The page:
A two-week spring break is hard to argue with when you’re a kid. With twice the number of free days and few worries, it seems like a dream come true.
But their parents are telling a different story, as the extra time means either missing an extra week of work, or shelling out double the amount on child care costs.
One mother of two told Global News it costs her family $200 a week, per child, to enroll them in camps during the break, which sometimes happens if she’s unable to get the time off from work.
“It’s not bad as long as my co-workers and I can work it out, because we can’t all be off at the same time,” she said. “I think two weeks is a bit long, especially if we have to go to camps.”
The two-week break has become the norm in most of B.C.’s larger school districts, including Vancouver, which made the switch in 2010 to cover its own financial restrictions.
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Former Vancouver School Board chair Patti Bacchus said the district was able to save roughly $100,000 a day that would have gone to hiring substitutes during the second week.
“In a budget that is almost half a billion dollars a year, there’s a savings of around $500,000 savings from having that extra spring break week,” she said.
“It’s not a lot of money, but it’s something. And in a budget where you’re scraping around trying to find savings, it means five, six, seven fewer layoffs of teacher psychologists, or keeping 10 support workers, so it does make a difference.”
But business advocates say asking store owners to distribute more time off to a small stable of employees is a burden on both sides of the employer-employee divide.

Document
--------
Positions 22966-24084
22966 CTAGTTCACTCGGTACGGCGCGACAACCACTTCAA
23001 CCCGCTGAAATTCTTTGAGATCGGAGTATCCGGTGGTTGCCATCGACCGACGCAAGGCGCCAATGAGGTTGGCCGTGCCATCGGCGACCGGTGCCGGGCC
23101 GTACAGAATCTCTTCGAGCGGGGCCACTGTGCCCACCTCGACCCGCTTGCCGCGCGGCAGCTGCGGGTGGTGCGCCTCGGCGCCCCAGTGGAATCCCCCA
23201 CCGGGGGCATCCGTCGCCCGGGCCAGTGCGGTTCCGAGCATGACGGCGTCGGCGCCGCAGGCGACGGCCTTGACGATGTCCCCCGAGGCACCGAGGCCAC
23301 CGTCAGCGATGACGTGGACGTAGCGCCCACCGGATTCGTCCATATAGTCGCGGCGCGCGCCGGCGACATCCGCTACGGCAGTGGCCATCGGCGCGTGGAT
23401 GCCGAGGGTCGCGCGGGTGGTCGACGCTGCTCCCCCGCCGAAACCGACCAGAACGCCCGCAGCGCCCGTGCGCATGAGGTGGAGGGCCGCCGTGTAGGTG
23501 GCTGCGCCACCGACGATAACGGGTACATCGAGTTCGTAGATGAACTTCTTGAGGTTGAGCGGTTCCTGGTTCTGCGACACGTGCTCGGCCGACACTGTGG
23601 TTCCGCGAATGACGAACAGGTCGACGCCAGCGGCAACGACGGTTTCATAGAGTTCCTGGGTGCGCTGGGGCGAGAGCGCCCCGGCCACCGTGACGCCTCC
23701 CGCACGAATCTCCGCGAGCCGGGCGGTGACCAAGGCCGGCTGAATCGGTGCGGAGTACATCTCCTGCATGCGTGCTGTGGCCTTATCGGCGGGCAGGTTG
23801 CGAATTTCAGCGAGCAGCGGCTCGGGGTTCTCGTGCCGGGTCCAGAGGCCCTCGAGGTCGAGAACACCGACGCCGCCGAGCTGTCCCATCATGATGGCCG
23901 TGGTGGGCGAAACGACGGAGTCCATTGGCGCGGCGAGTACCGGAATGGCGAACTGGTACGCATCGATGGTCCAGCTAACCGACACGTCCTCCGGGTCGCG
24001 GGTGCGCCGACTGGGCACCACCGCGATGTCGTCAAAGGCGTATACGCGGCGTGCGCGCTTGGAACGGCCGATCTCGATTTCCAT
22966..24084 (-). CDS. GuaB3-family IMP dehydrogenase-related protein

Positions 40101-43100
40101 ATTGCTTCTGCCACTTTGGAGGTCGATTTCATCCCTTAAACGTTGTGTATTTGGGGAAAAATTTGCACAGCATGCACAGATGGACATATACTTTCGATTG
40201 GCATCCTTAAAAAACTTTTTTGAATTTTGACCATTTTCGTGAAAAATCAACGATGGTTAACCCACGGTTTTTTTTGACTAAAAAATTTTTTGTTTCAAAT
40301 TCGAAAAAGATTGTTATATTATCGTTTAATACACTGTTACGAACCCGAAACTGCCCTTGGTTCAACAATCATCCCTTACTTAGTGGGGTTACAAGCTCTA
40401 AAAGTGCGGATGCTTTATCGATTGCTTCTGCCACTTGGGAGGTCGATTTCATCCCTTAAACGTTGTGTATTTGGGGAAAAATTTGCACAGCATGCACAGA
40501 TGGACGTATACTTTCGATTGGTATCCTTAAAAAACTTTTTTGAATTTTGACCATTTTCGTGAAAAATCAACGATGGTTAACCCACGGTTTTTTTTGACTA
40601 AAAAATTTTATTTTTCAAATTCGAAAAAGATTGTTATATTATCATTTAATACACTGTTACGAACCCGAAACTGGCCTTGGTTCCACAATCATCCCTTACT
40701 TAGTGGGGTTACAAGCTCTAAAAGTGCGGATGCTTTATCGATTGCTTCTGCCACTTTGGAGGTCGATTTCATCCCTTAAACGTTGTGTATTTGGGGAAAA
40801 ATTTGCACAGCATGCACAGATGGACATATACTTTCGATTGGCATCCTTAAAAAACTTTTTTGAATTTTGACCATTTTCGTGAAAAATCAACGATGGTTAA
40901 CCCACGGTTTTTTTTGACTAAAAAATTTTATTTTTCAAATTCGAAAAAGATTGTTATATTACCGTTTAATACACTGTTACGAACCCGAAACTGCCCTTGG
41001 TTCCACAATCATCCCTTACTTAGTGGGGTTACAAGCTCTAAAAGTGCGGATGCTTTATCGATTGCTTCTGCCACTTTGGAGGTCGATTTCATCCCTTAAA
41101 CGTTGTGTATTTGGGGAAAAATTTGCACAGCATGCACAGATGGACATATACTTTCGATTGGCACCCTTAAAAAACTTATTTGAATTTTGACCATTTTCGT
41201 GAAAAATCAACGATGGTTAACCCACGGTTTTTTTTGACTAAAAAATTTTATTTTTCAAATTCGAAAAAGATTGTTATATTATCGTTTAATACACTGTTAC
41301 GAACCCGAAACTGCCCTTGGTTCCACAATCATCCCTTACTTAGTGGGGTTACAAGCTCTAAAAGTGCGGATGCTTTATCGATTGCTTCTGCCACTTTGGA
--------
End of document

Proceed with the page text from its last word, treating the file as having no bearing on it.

“As it stands now it’s very difficult for smaller employers to find ways to manage those full two weeks and ensure they have enough people to make their operations go and be successful,” Richard Truscott with the Canadian Federation of Independent Business said.
Truscott said he hopes some flexibility could be added to make things easier for employers, even suggesting the idea of school divisions staggering the breaks — anything that could bring relief to smaller businesses.
“It may be easier for a big employer with 100 people or 500 people to make sure they’ve got enough people in place to cover things” for a two-week break, he said.
“But for a smaller employer, a three-person shop or an eight-person shop, that’s very difficult to accommodate.”
Bacchus said there was extensive consultation behind Vancouver’s decision, which found that absenteeism among both students and staff dropped with longer breaks.
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But she admits that the costs saved by the board have likely been passed on to the parents through child care expenses, and that not all kids will be so lucky to get the attention of their parents or early childhood educators during the extended time, potentially leading to further disadvantages.
“The kids who have families who can spend time with them and take them to cultural events or go travelling can actually benefit, even academically, from the breaks,” Bacchus said.
“But kids who are left on their own, perhaps just playing video games, are certainly going to fall behind.”
When asked about the potential for shortening the spring break back to one week, B.C. Education Minister Rob Fleming said the decision is up to the individual school districts, but added that he’s willing to listen to concerns.
“If there is a view that is united, and that is calling on the province to co-ordinate with school districts, we’ll take it from there, but I’ve received no such proposal to date,” he said.